Albeit normalizing target gene expression to one or more reference genes is the method of choice of many investigators , , it is important to note that some situations may warrant the evaluation of raw target gene expression that is not corrected for technical variance. As reference gene validation presents with its own set of difficulties, others have also proposed normalizing target gene expression to total RNA , . However, neither method corrects for technical variation imposed by pipetting error, differences in PCR efficiency, or reaction interference imposed by contaminating reagents such as salts and phenol. It remains a matter of debate as to which method results in the most accurate experimental outcome. As one size may not fit all, any given technique may represent the best approach for a given set of circumstances or experimental conditions leaving the investigator to evaluate each method as warranted by the specific experiment under investigation.
Validation criteria used in this report demonstrated that 18S rRNA presented with the least degree of fluctuation of the six endogenous controls tested with ΔCT ≤ +/−0.5 under four diverse experimental conditions. While 18S has been reported as the most stable endogenous control under various experimental conditions , , including omental and subcutaneous adipose tissues from obese and diabetic patients , others have noted modest variability in 18S following hormonal challenge of cultured human adipocytes . Furthermore, 18S has been reported as the most unstable of endogenous controls tested in human visceral adipose tissue using various algorithms that quantify gene stability . Interestingly, the latter report also demonstrated β-actin and GAPDH as among the most stable of reference genes tested under their defined experimental conditions. Although validated by different criteria, we do not find these reports contradictory as the results are specific for the experimental conditions under investigation. More to our point, we feel the diversity of these reports suggest the critical importance of validating all reference genes under all experimental conditions by all investigators. Even in our report, conventionally used reference genes such as GAPDH, α-tub, and TfR that were suitable under one condition, were deemed highly inappropriate for another condition in the same cell type. The blind use of any reference gene, including 18S rRNA, simply because it is commonly reported in the literature should not be the reason for selection of any control when normalizing target gene expression as measured by qRT-PCR.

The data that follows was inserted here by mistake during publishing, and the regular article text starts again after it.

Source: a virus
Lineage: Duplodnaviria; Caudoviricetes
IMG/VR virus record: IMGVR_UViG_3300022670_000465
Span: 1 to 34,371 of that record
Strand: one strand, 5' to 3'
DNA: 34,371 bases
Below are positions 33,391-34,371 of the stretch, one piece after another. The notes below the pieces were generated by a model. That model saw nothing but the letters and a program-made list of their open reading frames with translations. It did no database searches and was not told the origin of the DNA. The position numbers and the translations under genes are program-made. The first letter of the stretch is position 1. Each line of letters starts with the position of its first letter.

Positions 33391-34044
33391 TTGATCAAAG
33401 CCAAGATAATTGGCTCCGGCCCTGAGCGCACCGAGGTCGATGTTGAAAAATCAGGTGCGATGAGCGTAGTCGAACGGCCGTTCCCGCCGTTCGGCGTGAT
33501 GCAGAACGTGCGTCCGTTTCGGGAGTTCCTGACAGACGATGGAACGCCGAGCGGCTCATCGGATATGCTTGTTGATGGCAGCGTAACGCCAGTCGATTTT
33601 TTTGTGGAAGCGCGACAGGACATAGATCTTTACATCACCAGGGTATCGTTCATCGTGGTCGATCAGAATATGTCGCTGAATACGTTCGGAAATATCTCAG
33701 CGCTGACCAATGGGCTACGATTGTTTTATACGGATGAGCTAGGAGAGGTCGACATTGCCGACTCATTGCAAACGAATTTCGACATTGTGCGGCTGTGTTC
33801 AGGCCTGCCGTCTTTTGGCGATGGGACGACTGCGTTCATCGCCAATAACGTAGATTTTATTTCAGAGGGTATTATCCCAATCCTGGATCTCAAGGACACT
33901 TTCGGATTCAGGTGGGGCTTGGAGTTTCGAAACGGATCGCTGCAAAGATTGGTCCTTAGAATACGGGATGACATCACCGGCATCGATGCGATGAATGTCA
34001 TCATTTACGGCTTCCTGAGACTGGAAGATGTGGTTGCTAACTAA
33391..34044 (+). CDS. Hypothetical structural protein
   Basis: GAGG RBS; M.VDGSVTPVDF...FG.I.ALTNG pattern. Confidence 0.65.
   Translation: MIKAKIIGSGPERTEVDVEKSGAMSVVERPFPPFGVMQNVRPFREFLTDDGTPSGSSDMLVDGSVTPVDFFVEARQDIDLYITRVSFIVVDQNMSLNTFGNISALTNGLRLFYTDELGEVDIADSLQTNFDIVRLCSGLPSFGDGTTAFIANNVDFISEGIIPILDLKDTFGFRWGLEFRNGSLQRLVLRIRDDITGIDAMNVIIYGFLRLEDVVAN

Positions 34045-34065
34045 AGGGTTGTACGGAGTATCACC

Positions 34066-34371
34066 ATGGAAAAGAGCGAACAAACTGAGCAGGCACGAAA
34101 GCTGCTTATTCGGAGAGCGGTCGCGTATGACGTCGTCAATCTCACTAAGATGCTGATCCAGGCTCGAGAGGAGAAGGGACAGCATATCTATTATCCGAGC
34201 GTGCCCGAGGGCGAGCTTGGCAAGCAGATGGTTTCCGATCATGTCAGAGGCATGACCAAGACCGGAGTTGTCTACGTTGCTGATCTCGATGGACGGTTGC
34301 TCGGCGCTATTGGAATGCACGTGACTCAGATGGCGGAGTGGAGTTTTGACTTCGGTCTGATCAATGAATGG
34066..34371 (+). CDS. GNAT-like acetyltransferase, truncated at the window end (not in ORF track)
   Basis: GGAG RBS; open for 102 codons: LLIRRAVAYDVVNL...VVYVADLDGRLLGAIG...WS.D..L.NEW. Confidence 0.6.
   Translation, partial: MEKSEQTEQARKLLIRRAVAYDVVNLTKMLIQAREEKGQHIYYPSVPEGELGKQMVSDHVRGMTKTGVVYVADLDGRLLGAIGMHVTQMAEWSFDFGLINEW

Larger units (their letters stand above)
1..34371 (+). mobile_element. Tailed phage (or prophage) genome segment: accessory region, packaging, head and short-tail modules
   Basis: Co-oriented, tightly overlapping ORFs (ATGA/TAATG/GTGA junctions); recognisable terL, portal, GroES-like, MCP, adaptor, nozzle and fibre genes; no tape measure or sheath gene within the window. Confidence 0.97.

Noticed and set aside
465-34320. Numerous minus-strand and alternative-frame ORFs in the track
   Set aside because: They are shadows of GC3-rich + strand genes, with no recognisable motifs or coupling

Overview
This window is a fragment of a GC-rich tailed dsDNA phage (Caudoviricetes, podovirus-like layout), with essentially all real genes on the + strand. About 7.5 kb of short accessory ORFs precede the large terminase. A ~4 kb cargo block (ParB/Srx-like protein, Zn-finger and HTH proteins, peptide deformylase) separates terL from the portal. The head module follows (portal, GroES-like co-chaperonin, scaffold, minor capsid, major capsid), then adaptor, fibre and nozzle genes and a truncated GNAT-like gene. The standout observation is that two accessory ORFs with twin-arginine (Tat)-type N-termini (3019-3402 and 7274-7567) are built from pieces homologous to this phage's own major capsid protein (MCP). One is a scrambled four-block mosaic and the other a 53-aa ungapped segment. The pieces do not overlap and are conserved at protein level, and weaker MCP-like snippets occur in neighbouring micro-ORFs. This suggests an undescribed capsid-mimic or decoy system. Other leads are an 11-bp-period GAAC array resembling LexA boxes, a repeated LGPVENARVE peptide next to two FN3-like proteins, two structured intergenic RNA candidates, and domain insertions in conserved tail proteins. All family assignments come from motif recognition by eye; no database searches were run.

While our studies highlighted 18S as the most stable of endogenous controls under all four of our defined experimental conditions, it should be noted that there are concerns with using rRNA as a control which may not be influenced by degradation machinery in a matter similar to mRNA , . Moreover, there are some  that question whether 18S represents the best reference control when normalizing a low abundance target gene that crosses the threshold at 24 cycles relative to the very abundant 18S with a CT value of 9 cycles (Table 1), corresponding to a 32,000 fold-difference in gene expression. To address these concerns, we determined that 18S was linear from 50 ng to 5 pg in our TaqMan assay and that the slope was nearly identical to those from calibration curves generated for each target gene (data not shown). Furthermore, we observed no differences in relative target gene expression when normalized to undiluted 18S at 50ng compared to diluted 18S at 50 pg, representing a 10 cycle difference in CT value. While these data support the use of 18S as a suitable control for normalization, it should not be inferred that it was the only valid control in our study, nor should it be used without validation under each experimental condition.